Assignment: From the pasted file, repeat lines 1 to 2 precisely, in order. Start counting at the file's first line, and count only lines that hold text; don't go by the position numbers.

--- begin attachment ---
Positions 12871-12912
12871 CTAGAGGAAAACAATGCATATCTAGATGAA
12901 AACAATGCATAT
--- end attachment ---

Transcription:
Positions 12871-12912
12871 CTAGAGGAAAACAATGCATATCTAGATGAA